The Department of Health in the Six Counties has no suicide prevention strategy despite escalating numbers of deaths among young people in deprived nationalist areas.
The lack of a strategy has been described as “beyond belief” by Sinn Féin, amid intense community efforts to stem a tide of tragedy.
Eighteen have taken their lives in North and West Belfast so far this year, but the British governmetn has failed to identify the matter as a priority.
Over two years ago Sinn Féin health minister Bairbre de Brun announced a new strategy into suicide prevention.
Direct Rule from London was imposed shortly afterward, and the strategy disappeared without trace.
In the five weeks since campaigners met the minister, six people have died as a result of suicide.
Sinn Féin’s Gerry Kelly called for the urgent establishment of a “regional suicide strategy targeted to address the high numbers of suicides occurring in the North of Ireland”.
“To date no such strategy exists, a failure which Sinn Féin say is unacceptable,” he said. “Suicide is now the biggest killer of young people in the North of Ireland and to not deliver a strategy in the immediate future is unacceptable.”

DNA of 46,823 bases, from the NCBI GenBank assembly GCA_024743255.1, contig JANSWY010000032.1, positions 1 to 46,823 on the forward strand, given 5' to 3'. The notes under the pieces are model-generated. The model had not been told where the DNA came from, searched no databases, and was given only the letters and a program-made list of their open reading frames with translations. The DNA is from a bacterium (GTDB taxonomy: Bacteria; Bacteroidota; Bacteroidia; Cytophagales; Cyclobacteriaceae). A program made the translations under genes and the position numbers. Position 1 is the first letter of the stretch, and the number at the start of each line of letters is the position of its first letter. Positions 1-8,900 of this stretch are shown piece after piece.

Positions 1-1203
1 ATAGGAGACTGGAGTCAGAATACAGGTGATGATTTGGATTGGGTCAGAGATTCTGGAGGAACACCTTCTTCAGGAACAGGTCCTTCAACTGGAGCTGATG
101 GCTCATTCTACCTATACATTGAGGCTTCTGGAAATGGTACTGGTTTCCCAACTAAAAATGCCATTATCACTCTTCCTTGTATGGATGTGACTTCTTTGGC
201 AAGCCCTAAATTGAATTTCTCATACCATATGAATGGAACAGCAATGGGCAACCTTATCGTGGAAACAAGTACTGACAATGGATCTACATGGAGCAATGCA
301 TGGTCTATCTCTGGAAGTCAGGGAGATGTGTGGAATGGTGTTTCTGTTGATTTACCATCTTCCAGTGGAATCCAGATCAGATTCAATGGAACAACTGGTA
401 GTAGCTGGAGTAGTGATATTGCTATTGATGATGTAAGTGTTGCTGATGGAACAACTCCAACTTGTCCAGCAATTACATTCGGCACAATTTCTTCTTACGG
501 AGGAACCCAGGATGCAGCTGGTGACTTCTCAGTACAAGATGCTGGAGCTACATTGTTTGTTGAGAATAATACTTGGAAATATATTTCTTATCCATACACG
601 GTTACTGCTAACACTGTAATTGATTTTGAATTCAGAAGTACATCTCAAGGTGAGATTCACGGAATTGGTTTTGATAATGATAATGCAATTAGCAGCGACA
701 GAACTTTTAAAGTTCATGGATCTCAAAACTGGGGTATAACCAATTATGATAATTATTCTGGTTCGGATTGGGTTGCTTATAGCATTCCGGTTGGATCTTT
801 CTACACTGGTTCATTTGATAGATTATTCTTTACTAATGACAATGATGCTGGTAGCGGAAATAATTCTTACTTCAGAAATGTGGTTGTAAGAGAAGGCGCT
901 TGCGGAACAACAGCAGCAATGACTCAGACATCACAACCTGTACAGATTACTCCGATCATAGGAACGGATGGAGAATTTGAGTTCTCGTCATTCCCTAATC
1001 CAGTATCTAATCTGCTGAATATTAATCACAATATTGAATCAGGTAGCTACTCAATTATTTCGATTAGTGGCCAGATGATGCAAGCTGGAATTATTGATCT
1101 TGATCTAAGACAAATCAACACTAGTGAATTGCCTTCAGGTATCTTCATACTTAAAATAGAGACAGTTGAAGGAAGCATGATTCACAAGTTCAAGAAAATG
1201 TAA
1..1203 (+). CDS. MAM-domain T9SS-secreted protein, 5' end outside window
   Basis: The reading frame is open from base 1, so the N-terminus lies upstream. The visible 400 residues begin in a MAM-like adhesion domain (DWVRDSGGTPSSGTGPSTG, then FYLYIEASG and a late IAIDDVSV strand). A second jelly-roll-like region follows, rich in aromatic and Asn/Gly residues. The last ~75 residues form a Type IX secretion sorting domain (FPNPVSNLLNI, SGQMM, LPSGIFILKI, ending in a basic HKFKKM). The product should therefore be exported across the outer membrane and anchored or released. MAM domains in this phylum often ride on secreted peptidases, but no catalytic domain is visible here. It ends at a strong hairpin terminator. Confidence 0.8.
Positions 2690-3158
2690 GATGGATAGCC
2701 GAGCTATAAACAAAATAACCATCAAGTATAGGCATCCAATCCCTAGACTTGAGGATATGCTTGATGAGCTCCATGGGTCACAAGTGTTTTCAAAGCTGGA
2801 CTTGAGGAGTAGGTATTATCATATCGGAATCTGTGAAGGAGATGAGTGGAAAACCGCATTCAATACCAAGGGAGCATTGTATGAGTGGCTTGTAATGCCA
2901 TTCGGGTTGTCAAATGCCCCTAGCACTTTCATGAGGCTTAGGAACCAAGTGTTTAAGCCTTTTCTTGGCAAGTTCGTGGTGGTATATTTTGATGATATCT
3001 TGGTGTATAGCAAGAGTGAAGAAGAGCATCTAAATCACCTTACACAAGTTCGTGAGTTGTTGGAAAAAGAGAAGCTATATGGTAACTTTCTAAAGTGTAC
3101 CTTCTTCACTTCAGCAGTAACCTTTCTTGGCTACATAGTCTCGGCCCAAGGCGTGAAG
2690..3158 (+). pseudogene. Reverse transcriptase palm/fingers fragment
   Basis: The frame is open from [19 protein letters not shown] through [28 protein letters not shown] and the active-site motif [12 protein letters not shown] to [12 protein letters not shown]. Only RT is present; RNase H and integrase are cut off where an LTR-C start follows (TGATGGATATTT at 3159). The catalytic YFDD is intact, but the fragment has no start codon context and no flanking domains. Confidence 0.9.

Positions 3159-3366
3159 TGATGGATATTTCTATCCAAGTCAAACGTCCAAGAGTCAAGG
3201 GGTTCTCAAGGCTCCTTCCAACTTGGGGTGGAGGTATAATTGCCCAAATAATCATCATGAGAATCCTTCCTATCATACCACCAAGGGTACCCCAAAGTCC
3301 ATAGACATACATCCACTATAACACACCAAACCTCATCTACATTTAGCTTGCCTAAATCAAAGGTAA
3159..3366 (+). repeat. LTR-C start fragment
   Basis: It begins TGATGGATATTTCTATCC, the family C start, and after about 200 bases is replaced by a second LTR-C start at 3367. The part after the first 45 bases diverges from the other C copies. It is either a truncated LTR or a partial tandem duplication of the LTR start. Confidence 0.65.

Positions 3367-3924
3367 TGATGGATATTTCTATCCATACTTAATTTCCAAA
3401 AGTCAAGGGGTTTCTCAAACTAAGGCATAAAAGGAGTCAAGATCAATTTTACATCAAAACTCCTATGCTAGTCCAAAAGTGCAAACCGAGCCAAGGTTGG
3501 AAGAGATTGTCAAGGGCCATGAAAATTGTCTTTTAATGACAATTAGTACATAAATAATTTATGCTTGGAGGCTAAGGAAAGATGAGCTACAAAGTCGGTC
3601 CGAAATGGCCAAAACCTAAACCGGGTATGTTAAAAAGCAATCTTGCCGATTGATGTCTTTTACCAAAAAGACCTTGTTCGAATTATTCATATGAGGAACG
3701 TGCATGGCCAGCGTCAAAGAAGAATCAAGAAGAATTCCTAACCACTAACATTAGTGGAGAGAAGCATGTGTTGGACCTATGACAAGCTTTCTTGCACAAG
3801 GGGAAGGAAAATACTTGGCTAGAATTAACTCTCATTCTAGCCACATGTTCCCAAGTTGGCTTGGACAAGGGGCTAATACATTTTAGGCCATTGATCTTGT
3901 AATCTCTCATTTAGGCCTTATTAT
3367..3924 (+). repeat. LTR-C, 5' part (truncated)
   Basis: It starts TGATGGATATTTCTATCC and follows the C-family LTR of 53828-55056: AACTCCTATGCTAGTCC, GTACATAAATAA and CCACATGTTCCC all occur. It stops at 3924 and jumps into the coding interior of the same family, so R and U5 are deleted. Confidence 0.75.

The North Belfast MLA said that following a meeting held between Angela Smith, the department of health and Sinn Féin, Gerry Adams received a commitment that the department would return with a date to start round table talks on the subject of suicide prevention.
The initiative, he said would involve officials from the department engaging with community, voluntary, statutory and political representatives. “However the absence of a strategy to date is startling,” he said, “given the numbers of suicides that the north of Ireland is currently witnessing, a phenomenon which is by no means a recent occurrence, the lack of a targeted government strategy is beyond belief.
“To stall on this issue would only fail countless individuals and families who need support and somebody to turn to,” said Gerry Kelly.